The only time any Bikram teacher ever made me feel bad about my ostomy bag was at the Capitol Hill studio, and I’ve practiced in Bikram studios coast to coast.

“Hey, hi,” I said to the teacher with a smile. “I just wanted to let you know, I have an ostomy bag, and I usually have to go to the bathroom between the standing and floor series, so if that’s cool with y—”

The teacher looked at me like there was a bug crawling across my face. “Oh. Well… Is it…visible?” she asked me, her lip kind of up by her nose.

I blinked. No one had ever asked me that before.

“Uh… No, not… No. I mean, you can see a little bit of the appliance and the tape, I guess, poking up over my shorts…” I trailed off. I felt so lousy. It’s amazing how the differences we have become our “normal” until someone makes them bizarre and therefore wrong.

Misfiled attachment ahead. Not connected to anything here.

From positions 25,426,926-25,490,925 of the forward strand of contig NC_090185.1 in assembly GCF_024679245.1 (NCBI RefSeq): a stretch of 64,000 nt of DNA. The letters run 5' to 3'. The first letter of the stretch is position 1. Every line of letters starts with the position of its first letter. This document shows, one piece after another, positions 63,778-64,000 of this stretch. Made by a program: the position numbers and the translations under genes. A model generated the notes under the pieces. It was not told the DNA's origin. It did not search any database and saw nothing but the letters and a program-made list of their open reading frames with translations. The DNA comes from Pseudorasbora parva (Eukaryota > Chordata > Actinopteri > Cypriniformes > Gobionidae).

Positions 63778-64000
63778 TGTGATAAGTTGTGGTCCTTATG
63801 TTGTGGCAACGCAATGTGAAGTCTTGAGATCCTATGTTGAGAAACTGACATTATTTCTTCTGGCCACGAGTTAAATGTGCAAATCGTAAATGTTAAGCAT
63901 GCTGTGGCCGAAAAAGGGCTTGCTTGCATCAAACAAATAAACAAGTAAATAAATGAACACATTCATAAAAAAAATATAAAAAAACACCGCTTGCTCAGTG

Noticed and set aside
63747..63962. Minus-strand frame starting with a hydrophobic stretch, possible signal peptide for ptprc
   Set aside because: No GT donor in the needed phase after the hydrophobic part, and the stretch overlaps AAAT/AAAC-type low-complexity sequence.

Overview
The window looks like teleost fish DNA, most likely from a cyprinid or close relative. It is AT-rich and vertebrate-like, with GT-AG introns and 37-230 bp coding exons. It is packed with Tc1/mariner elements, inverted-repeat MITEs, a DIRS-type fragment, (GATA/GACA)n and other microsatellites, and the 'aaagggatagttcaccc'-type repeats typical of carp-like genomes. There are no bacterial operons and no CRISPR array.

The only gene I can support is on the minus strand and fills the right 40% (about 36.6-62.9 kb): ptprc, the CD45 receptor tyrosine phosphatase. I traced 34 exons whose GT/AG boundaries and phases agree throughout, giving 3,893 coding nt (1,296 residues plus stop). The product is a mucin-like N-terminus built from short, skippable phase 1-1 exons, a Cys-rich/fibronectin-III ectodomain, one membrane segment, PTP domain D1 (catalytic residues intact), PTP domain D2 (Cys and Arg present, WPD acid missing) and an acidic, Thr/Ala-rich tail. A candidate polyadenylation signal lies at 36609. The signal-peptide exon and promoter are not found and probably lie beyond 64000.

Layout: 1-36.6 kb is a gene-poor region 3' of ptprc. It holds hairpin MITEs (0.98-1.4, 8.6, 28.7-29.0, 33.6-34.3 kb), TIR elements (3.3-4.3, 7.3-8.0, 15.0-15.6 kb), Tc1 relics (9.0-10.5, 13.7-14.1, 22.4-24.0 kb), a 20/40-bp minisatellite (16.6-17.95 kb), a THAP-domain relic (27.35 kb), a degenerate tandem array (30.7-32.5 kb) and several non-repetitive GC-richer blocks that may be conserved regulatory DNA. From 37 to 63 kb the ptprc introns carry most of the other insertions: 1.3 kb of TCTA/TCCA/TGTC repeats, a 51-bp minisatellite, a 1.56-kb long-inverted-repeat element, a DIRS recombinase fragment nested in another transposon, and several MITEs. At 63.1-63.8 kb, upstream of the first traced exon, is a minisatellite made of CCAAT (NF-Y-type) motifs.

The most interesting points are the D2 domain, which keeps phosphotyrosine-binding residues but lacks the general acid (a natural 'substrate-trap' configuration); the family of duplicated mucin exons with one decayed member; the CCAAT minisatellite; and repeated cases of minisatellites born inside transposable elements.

The other day in the changing room, I heard some very unusual sounds. Two girls were making the sounds, which were kind of breathless squeaks. I turned to see two young ladies smiling and jumping up and down and signing to each other like crazy. Either they hadn’t seen each other in awhile or one of the girls was having a really great day and telling the other about it. One of the girls had a Gallaudet sweatshirt on and I remembered that the prestigious college for the deaf, Gallaudet University, is here in D.C.

Bikram yoga is a class that is taught by one teacher who has a 90-minute “dialogue” that he or she recites. It’s the same every class. You listen to the words, you do the poses. Those girls come to yoga, but they can’t hear the words the teacher is saying. But Bikram yoga is also — and always — taught in a room with a floor-to-ceiling mirror in the front of the room. So you don’t really have to hear the dialogue, I realized; you can just watch what the class is doing and keep perfect pace.